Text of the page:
County airport plans DIA connection
The idea of a seamless ride in mass transit from Denver International Airport to the county airport is taking shape.
Planners from the Colorado Department of Transportation last week told representatives of Eagle County that the idea of a mass transit option to alleviate traffic on Interstate 70 would extend to Eagle County Regional Airport.
Previous presentations had the transit system ending at Vail.
“I’m thrilled they have responded to our request of continuing the transit system all the way to the airport,” said Eagle County Engineer Helen Migchelbrink. “The important thing is to connect DIA to the county airport.”
At the meeting, CDOT planners presented several alternatives addressing traffic issues on I-70.
Highway alternatives include:
– Widening I-70 to three lanes from Dowd Canyon and Continental Divide to Floyd Hill;. several tunnels would be bored, too, near Idaho Springs, at the Continental divide and through Dowd Butte, immediately west of Vail.
– Reversible lanes from the Continental Divide to Floyd Hill.
Transit options include:
– An elevated rail system – or Advanced Guideway System.
– Buses powered by electricity that would glide in dedicated lanes between DIA and Silverthorne, leaving the rails to become conventional diesel-fueled buses, similar to the existing ECO buses.
Other alternatives been considered are to do nothing or take minimal action (including interchange modifications, winter maintenance, auxiliary lanes).
In the transit alternatives presented last week, the elevated rail system – or Advanced Guideway System – would connect C-470 to the county airport. Another option would be connecting Vail to the county airport with another type of rail transit system – InterMountain Connection -, said Cecilia Joy, regional planning and environmental manager for CDOT.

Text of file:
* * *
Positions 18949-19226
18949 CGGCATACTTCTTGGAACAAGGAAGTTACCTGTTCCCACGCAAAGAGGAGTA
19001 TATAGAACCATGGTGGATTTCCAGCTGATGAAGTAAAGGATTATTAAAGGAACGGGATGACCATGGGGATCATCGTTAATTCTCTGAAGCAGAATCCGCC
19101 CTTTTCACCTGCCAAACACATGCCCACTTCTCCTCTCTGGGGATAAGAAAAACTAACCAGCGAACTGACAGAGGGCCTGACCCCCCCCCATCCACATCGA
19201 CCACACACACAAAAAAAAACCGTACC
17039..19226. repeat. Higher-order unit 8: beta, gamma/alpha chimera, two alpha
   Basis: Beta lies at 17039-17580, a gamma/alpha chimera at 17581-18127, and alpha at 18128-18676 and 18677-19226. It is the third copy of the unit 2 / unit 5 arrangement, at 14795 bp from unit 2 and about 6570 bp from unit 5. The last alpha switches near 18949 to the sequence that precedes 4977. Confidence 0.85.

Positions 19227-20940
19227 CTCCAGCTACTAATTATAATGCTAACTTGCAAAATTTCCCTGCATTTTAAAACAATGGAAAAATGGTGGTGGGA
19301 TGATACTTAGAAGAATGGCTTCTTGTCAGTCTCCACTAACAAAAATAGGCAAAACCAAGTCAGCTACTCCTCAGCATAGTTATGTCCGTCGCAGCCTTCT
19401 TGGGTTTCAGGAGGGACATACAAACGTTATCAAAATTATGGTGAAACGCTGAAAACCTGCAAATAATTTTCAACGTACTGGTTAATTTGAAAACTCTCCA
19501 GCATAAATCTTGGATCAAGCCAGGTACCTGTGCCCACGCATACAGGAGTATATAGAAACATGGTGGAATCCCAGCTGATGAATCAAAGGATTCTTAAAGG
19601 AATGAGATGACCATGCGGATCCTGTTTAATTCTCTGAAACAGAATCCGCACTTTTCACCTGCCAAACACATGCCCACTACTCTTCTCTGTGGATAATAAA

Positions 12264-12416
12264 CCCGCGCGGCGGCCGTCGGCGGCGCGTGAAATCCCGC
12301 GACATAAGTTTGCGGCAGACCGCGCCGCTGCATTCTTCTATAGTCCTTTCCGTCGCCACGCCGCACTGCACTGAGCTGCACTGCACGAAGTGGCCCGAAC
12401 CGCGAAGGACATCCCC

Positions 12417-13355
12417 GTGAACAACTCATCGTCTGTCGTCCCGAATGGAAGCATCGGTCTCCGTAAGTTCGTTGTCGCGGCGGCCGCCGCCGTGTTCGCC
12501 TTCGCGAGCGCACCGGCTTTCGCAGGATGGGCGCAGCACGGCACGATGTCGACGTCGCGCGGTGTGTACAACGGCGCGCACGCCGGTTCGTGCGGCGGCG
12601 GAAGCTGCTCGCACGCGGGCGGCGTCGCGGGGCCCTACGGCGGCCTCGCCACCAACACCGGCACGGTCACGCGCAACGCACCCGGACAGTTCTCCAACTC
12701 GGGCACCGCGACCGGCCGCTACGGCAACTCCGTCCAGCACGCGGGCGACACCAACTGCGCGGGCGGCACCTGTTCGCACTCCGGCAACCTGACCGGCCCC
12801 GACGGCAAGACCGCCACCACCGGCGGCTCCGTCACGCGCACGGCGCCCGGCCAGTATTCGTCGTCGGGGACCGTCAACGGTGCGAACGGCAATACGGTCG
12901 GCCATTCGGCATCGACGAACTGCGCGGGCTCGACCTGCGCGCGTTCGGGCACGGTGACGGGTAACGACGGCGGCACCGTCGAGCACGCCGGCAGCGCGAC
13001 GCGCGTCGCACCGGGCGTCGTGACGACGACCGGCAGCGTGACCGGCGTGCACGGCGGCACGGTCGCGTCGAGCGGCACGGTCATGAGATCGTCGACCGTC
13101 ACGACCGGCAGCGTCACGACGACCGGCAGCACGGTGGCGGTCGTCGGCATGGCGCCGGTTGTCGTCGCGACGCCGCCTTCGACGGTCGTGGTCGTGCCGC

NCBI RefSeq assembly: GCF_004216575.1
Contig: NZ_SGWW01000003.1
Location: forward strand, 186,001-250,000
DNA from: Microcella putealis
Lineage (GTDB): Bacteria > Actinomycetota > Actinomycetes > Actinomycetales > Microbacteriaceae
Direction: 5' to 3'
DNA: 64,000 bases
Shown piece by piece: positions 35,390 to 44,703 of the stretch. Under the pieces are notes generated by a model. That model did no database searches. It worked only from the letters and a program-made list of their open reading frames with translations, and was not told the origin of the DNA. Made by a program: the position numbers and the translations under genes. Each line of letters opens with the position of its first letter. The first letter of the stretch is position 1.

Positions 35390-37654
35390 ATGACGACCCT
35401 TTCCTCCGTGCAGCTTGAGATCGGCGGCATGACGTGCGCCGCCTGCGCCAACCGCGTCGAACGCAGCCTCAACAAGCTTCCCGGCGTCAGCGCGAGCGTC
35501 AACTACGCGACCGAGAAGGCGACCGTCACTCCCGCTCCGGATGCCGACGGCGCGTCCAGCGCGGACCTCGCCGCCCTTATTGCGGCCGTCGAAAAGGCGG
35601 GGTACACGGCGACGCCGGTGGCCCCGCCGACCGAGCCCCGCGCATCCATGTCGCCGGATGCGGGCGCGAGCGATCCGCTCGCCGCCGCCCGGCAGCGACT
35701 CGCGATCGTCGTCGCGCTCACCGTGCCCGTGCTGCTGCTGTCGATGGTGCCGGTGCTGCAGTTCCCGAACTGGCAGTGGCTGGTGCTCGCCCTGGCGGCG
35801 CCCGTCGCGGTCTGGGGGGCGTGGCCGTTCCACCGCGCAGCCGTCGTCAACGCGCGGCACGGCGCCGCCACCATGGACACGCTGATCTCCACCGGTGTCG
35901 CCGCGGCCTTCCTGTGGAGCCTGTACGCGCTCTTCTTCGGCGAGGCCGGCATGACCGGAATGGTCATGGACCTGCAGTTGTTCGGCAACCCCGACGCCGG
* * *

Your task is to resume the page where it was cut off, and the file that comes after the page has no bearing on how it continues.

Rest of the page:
“I’m glad to see the county airport included on the alternatives,” said Michael Gallagher, chairman of the Board of County Commissioners. “The airport should be a focal point of transportation plans.”
Eagle County has Colorado’s second-busiest airport during winter and this summer a daily non-stop flight service from Dallas will start in June.
“Although more expensive, the transit alternatives could reduce
traffic on I-70 by 15 to 20 percent,” Joy said. “The highway alternatives could induce traffic growth.”
A traffic study shows that by 2025 it could take four hours on a summer saturday night to drive the 83-mile I-70 stretch between the Eisenhower Tunnel and the Bair Ranch exit in Dotsero. With the Advanced Guideway System, that trip could just take one hour and 40 minutes.
Joy estimated the cost of a monorail-like automated guideway
system between the C-470 intersection near Morrison and Vail
at $4.7 billion. Other alternatives could range between less than $1 billion to $4 billion.
“When making a decision, state officials will take into account how well the alternative addresses future congestion, environmental impact and how well it merges with the community,” Joy said.
After several public input sessions this year, a final plan will be available to the public for review in 2004. A decision would be made in 2005.
“In the end, you are the ones who have to decide on what the community needs,” Joy told county representatives. “The question to Colorado is how we want to grow in the future.”
Veronica Whitney can be reached at 949-0555, ext. 454, or at firstname.lastname@example.org.
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